• Starches: This includes starchy vegetables like potatoes as well as whole grains like oats, rice or quinoa.
  • Beans and legumes: These are starchy, but generally have a higher protein content. Consider beans, lentils and dried peas.
  • Nuts and seeds: Use sparingly to avoid weight gain.

You can adjust slowly to a plant-based diet. Adopt the popular “Meatless Mondays” trend in your home and add Tuesday, Wednesday, etc. as you go. Or experiment by adjusting your favorite recipes to be plant-based: make your chili all beans, or prepare a stir-fry with tofu or edamame instead of chicken.

Heart-healthy cooking demo at UK HealthCare

If you want some ideas, come to UK HealthCare on Saturday, Nov. 18, for “Feeding Your Heart and Soul” featuring best-selling cookbook author Jane Esselstyn. Esselstyn, who has spent most of her life advocating for a plant-based, meatless, whole-food diet, will demonstrate recipes from The Prevent and Reverse Heart Disease Cookbook, which she co-authored with her mother, Ann. You’ll also get the opportunity to taste some of her dishes and see for yourself that a plant-based diet can be healthy and delicious.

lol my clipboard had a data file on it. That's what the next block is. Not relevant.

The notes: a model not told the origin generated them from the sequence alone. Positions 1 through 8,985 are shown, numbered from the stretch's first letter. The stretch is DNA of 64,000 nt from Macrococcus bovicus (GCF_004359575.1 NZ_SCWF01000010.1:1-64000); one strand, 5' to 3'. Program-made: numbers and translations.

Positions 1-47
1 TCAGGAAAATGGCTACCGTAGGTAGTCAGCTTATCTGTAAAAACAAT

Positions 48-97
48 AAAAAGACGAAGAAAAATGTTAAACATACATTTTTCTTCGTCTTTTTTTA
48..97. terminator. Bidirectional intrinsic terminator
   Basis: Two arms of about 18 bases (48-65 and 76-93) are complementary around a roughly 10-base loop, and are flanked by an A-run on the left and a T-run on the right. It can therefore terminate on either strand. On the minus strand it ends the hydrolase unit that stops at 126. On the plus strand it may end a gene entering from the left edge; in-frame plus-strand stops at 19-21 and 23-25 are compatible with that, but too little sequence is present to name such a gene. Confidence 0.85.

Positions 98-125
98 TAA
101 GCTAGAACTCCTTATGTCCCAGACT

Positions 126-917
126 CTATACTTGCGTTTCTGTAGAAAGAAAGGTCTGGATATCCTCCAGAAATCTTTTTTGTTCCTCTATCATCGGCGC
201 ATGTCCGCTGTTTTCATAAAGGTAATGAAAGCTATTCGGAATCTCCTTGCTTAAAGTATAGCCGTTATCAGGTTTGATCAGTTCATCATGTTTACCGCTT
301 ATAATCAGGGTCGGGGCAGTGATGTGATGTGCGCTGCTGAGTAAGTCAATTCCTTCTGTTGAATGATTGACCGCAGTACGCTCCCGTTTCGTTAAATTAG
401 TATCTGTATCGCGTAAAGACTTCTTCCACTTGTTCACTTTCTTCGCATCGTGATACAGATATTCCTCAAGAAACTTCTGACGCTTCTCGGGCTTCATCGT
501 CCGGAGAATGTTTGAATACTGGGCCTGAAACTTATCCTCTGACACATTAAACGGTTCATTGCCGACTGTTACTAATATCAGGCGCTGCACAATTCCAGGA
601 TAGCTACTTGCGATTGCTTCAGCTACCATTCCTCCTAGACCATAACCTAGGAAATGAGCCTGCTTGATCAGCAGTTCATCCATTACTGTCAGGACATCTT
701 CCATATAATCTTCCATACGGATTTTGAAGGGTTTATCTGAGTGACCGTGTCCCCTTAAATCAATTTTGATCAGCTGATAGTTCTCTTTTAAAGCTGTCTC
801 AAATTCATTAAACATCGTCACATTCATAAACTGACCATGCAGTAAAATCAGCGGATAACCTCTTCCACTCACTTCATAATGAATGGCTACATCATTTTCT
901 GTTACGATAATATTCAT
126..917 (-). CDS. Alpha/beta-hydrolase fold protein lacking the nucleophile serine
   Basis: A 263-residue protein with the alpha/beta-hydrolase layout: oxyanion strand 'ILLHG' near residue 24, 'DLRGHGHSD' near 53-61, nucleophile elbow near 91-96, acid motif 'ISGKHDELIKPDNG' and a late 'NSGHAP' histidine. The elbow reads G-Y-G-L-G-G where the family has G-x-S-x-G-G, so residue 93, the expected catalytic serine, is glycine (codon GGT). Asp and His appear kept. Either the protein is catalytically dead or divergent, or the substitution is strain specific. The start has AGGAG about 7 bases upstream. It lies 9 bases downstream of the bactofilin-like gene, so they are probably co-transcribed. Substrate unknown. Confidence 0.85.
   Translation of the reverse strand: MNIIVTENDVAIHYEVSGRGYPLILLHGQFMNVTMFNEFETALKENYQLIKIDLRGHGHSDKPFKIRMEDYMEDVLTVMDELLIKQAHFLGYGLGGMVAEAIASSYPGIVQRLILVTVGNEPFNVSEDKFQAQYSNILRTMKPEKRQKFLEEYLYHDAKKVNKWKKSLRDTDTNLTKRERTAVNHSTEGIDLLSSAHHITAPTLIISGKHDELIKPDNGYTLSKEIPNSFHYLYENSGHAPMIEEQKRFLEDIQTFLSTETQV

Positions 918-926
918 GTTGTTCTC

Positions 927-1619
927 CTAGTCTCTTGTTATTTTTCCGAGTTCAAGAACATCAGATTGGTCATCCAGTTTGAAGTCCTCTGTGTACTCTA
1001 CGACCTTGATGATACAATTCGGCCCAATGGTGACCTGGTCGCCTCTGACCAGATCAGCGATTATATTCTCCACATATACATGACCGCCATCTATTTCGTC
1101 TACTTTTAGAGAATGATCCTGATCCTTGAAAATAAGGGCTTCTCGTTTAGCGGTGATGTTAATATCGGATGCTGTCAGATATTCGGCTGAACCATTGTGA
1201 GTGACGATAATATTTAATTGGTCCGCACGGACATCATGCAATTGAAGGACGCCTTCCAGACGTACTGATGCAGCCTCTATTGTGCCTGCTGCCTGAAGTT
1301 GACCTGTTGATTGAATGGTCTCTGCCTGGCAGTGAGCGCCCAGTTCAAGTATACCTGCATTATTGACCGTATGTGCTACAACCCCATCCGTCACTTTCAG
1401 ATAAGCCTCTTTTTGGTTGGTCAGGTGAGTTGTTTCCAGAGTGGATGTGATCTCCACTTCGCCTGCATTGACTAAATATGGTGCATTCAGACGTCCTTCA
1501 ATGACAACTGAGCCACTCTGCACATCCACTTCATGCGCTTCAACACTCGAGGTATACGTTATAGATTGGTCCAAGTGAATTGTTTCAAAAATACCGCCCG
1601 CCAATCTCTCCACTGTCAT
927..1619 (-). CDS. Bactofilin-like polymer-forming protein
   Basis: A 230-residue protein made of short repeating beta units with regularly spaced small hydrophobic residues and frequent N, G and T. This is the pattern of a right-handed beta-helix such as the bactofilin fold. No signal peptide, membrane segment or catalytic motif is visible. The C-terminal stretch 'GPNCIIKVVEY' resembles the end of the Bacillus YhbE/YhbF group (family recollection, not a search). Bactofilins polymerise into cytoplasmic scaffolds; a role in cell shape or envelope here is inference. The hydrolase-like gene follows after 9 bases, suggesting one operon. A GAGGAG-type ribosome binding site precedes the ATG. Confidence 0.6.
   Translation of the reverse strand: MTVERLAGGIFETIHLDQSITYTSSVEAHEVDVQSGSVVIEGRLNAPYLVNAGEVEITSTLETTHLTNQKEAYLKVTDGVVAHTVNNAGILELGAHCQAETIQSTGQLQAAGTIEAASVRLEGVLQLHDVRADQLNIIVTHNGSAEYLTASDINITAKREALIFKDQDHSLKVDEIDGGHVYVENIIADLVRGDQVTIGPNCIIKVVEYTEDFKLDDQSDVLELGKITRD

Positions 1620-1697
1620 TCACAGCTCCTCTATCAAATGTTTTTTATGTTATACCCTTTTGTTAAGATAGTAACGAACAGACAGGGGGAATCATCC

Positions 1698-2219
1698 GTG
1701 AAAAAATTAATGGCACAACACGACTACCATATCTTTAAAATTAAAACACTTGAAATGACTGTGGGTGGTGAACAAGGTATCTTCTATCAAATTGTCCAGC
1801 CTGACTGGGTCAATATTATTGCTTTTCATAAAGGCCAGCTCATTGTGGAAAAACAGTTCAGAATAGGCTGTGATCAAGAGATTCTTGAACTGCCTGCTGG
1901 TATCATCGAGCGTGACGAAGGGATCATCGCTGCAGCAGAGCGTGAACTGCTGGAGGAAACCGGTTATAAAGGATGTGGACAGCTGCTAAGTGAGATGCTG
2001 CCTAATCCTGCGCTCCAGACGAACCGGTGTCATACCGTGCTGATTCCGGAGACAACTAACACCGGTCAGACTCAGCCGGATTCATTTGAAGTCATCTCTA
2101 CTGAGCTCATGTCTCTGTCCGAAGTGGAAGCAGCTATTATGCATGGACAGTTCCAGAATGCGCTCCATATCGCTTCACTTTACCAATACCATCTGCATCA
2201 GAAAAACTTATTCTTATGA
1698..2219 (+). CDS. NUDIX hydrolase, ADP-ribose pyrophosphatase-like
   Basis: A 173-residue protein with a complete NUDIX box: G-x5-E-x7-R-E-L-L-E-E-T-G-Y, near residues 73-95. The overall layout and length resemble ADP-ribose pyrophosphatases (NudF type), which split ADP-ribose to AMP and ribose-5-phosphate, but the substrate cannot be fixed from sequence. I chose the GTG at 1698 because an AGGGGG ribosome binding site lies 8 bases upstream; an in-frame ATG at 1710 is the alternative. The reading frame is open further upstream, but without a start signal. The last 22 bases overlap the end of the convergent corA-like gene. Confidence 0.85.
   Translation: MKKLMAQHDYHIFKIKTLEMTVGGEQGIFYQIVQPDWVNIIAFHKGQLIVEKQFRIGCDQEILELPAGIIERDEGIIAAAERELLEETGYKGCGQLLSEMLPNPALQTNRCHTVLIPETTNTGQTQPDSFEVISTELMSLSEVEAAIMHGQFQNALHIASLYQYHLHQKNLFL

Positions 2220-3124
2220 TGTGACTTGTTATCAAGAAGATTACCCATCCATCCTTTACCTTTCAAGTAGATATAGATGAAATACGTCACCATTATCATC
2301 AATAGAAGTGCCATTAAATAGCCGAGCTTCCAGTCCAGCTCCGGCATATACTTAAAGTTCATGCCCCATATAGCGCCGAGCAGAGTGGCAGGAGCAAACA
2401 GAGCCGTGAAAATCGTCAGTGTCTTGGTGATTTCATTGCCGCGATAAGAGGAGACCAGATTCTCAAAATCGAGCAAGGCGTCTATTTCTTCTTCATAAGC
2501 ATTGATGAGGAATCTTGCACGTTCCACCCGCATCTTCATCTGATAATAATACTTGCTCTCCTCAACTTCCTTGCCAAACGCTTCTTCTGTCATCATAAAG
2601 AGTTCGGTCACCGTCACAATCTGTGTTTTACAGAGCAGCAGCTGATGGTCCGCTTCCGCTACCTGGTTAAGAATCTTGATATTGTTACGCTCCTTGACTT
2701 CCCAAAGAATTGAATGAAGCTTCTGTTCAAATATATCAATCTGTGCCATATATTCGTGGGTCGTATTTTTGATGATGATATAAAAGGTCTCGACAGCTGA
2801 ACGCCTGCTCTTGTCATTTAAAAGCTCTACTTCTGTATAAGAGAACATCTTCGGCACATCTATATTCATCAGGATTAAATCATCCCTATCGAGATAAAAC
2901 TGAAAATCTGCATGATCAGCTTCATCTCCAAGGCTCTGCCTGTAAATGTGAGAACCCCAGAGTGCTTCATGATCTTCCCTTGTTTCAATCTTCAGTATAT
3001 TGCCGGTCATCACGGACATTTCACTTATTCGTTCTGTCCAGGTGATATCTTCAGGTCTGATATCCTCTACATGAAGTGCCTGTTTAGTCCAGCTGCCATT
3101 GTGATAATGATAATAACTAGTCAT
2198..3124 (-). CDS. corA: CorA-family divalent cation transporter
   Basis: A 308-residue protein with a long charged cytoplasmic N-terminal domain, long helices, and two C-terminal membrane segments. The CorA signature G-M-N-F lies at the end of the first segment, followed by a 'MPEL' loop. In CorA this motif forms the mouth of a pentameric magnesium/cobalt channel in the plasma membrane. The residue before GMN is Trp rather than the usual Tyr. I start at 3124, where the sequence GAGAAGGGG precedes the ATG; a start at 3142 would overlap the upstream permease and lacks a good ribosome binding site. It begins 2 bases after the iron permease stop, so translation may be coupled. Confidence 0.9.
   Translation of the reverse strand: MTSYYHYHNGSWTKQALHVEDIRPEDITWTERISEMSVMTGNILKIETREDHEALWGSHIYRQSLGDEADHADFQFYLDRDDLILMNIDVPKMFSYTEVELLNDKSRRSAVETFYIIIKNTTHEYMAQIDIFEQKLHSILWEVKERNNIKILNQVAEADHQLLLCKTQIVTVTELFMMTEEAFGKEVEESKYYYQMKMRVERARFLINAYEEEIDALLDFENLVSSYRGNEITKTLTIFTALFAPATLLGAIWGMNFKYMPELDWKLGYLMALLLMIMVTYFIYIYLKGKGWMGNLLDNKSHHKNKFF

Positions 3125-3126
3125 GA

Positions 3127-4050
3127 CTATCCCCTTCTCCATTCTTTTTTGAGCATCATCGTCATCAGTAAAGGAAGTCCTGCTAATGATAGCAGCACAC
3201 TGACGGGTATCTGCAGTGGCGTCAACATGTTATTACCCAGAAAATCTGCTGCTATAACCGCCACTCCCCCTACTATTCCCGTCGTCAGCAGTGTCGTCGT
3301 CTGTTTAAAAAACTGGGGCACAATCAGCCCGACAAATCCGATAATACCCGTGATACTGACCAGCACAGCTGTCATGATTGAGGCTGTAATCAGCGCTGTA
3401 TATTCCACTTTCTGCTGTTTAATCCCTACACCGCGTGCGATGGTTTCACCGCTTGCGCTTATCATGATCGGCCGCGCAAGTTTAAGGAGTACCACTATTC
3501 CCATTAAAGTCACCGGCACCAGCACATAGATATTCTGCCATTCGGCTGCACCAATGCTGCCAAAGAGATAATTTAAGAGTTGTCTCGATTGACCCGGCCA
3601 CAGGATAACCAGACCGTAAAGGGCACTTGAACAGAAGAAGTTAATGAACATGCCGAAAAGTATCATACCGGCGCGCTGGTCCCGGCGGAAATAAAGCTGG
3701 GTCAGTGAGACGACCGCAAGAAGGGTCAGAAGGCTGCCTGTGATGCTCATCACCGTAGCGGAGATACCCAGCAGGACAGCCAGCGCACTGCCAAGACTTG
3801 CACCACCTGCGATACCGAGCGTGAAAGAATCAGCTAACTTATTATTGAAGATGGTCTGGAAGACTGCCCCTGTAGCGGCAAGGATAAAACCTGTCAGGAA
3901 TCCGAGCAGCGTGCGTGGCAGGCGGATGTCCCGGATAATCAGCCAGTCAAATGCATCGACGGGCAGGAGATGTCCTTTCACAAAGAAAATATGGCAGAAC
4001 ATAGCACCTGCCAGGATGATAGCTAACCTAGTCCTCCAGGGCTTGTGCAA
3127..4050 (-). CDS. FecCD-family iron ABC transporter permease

The morning will begin at 8 a.m. with an optional free yoga session. Esselstyn will take the stage for a brief lecture at 9 a.m., followed by a cooking demonstration at 10 a.m. and tastings at 11 a.m.

The registration fee for “Feeding Your Heart and Soul” is $15 and includes a free copy of The Prevent and Reverse Heart Disease Cookbook and tastings.

For more information or to register, call 859-218-0121.


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Gluten-free: Fad or medical necessity?

It’s common these days to hear people say they are avoiding gluten, and gluten-free foods are everywhere. While it’s true that going gluten-free is just a dietary fad for some people, for those with celiac disease or gluten sensitivity, there’s a genuine medical need to avoid gluten.

What is gluten?

Gluten is a general name for the proteins found in certain grains, including wheat, rye and barley. It acts as a sort of glue that holds food together, giving it its shape.

Celiac disease